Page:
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The Honolulu Advertiser
Posted on: Friday, October 18, 2002

Montien Thai hitting its stride in Mo'ili'ili

By Matthew Gray
Advertiser Restaurant Critic

Montien Olney, co-owner and chef of Montien Thai Restaurant, cooks up winning cuisine on South King Street.

Deborah Booker • The Advertiser

Montien Thai Restaurant

2671 S. King St.

Lunch 11 a.m.-2 p.m.,

Dinner 5-9 p.m. Mondays, Tuesdays, Thursdays-Saturdays; 4-9 p.m. Sundays;



About 18 months ago, when Montien opened its doors, it was obvious it wasn't ready for business. A take-out order took more than an hour to assemble, and once the food was back at the office, it tasted as though it had been hastily prepared. Fried foods were soggy, the curries had no depth of flavor and the noodles were a clumped mess. My gut feeling was the restaurant would be out of business within a year, but Montien has proved me wrong.

Apparently, this husband-and-wife team (wife Montien is the chef), with help from their daughter Vicky, was able to hire skilled help back in the kitchen, making a go of it much to the delight of local Thai food fans.

This Mo'ili'ili restaurant is on the same side of the street as Kokua Market and one of my favorite places, Yao's, and across the street from Sushi King. The light-lavender walls provide a relaxing feeling with which to surround yourself. Blue and white tiles on the floor match the dishes on which the food is presented.

Normally, my measure of a Thai place is how well it does pad Thai ($6.50 with chicken or tofu, $7.50 with shrimp), the national dish of Thailand. It is rice noodles stir-fried with fish sauce, tamarind, palm sugar, bits of egg, bean sprouts, spring onion and topped with crushed peanuts. Montien's is good but not great.

I've tasted the restaurant's stuffed chicken wings ($7.95), a popular appetizer. There are five generous pieces included here, stuffed with a seasoned ground-pork mixture. They were very good, crunchy and flavorful, even without the ubiquitous sweet dipping sauce.

Mee Krob (crispy Thai noodles, $6.95) is the quite popular sticky-sweet and crispy noodle dish, served with bean sprouts and tofu chunks. Although this is on the appetizer menu, I think this dish would go well as a foil to some of the spicier entrees such as the curries.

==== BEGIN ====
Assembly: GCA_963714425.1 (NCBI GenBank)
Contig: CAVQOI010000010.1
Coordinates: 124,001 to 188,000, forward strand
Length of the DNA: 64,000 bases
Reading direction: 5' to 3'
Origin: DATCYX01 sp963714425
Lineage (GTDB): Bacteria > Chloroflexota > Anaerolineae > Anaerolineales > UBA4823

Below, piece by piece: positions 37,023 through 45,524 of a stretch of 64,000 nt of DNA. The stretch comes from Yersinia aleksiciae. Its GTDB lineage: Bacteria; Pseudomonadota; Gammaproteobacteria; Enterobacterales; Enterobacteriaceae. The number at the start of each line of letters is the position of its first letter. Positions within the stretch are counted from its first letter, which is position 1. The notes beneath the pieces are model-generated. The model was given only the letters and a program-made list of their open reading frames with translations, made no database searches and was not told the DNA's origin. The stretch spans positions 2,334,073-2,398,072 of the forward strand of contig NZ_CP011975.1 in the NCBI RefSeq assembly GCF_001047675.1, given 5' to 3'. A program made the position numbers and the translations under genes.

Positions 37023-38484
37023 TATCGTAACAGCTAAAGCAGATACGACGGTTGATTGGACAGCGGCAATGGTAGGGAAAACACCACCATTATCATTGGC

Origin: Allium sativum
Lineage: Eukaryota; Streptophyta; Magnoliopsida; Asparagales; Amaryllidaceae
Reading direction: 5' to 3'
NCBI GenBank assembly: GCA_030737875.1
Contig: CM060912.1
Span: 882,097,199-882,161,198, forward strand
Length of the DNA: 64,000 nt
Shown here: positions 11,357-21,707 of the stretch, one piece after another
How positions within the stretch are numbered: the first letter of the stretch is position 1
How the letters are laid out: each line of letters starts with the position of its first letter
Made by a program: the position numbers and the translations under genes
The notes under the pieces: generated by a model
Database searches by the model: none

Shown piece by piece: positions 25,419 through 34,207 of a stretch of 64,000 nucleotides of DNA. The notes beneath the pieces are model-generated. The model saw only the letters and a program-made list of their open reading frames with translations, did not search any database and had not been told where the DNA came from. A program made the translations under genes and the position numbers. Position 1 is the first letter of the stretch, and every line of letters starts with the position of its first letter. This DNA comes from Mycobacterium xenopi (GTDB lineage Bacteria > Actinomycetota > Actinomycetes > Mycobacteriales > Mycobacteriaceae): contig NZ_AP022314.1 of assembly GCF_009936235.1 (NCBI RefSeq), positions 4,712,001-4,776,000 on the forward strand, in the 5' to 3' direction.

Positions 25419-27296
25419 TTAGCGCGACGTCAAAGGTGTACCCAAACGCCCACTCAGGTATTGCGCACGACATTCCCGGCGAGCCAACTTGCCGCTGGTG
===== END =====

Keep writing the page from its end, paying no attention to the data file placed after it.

Satay comes two ways here for the same price, $7.95. Chicken (10 pieces), and shrimp (eight pieces) are skewered and grilled, served with the creamy sweet-spicy-savory peanut sauce everyone seems to adore.

I saw crunchy spring rolls ($6.50 for 10 pieces) and yummy-looking fish patties ($6.95 for six pieces) being ordered at the next table. They were devoured in short order.

My favorite Thai soup, tom kha gai, ($3.95) is flavored with ginger, lemongrass and chili peppers, with chicken and vegetables, in a coconut-enriched broth. It's rich without being thick, spicy in a pleasure-meets-pain way, and curiously invigorating.

The spicy fried fish ($8.95) lived up to its name. Fried pieces are tossed with a spicy sauce, amped up with the addition of Thai basil and red, green and orange sweet bell peppers, plus spicy chili pepper. There may also have been a drizzling of fish sauce and vinegar on this one, which reminded me of a cross-cultural blending of Chinese, Filipino and Thai styles, flavors and techniques.

All the curries I tried, panang beef ($7.95), green curry beef ($7.95), and red curry chicken ($7.95), were in a creamy coconut-milk sauce, quite spicy even though I ordered medium-spicy. You may be well-advised to order on the mild side, with Thai chilies on the side.

Parking is limited, with a few stalls in back. Otherwise, you'll have to find on-street parking.

Chef Montien does a good job in the kitchen, making this a worthwhile place to check out if you're looking for another Thai restaurant to try.

Reach Matthew Gray at mgray@honoluluadvertiser.com.